In La Connor, I ended my day in a new cafe that had just opened under new management. It had a backyard with lawn chairs and very friendly staff. I can’t recall the name of it now, but when I find it I’ll update the blog.

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Al in all, that was a perfect trip. No destination, all day for travel, a dog by my side, and the discovery of a few great spots for coffee, ice cream, and relaxation.

The song that goes through my head as I write this post is by The Cars – MAGIC. Enjoy!

James in his Jeep Getting Java–The Coupeville Edition

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The look on Grinfinn’s face when I grab his collar and my Jeep keys is priceless. He always does this little dance when he knows we’re going for a Jeep ride, and it’s the only time he bolts out the door as fast as his one inch legs can carry him.

This past weekend we travelled to Coupeville, Washington on Whidby Island, a town of approximately 2,000 people. I travel to Whidby Island a lot, and have blogged about it on more than one occasion. The town of Langley is a favourite travel destination that you can read about here. This historic site still has that frontier look from the 1900s when the town incorporated. Its history as a settlement from the 1850s is a fascinating one, and well worth the read.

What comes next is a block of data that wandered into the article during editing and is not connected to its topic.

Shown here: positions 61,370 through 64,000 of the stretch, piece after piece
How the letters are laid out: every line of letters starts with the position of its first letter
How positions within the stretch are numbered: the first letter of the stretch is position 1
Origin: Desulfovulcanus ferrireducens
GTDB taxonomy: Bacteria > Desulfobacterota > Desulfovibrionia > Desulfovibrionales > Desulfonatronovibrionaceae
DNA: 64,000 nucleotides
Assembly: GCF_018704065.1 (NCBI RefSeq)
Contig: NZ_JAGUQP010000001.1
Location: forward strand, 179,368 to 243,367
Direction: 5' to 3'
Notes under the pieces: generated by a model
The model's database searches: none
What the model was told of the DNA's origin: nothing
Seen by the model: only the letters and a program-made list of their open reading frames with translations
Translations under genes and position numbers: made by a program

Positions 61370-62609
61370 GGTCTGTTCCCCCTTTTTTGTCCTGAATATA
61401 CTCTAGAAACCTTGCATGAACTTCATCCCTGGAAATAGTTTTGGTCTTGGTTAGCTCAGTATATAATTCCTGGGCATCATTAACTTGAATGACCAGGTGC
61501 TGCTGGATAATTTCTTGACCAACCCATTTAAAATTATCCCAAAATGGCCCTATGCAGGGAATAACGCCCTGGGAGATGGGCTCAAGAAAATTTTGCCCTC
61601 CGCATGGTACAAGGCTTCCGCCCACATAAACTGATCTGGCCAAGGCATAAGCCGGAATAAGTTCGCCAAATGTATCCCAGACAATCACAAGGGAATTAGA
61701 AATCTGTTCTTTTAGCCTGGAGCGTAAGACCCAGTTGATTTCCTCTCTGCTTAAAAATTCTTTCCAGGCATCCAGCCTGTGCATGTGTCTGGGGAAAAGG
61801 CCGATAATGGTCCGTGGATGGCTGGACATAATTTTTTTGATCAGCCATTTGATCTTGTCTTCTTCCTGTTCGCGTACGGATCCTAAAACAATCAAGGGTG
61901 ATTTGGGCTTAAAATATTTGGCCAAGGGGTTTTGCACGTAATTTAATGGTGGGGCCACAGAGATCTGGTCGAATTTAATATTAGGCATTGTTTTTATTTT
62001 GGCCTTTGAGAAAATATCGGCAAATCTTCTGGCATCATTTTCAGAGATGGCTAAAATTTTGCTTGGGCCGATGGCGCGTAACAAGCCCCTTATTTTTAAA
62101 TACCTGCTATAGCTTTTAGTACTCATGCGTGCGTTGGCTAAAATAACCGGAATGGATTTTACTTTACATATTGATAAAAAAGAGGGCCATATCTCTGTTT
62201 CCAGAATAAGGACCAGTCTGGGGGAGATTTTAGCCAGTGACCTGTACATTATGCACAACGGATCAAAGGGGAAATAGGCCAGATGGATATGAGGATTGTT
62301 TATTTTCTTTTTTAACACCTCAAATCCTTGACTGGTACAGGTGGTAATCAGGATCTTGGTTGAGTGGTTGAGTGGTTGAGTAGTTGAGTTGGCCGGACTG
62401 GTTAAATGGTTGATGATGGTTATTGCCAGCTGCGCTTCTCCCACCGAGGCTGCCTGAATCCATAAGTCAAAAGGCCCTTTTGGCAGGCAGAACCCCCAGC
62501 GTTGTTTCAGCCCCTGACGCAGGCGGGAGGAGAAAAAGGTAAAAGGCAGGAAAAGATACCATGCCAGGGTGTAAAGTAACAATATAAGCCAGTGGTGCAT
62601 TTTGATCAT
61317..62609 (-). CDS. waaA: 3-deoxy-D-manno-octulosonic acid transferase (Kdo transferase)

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Beautiful, friendly, and peaceful, this was the perfect spot to go after a particularly rough week. There is something therapeutic that happens on road trips, kind of an erasing of the emotional cache that leaves me fresh for the following week. As always, Grinfinn was the hit of the town with lots of people stopping to take photos, pet him, and ask what kind of dog he is.

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Grinfinn and I wound up spending our time on a bench overlooking Penn Cove. Thanks to the Coupeville Historic Waterfront Association, there was free wi-fi so I had a great spot to rest and write. There was also a hot dog stand where I was able to get my lunch.

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I managed to grab a cup of java from the Knead & Feed Bakery before they closed. (They literally locked the door as I entered the building.) They have a great place to sit outside that overlooks the cove, and once while passing through I had stopped for lunch here so I can say the food is delicious.

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During our walk Grinfinn became enamoured by this statue of a dog. It had me laughing out loud, and when others saw what was making me crack up they also laughed.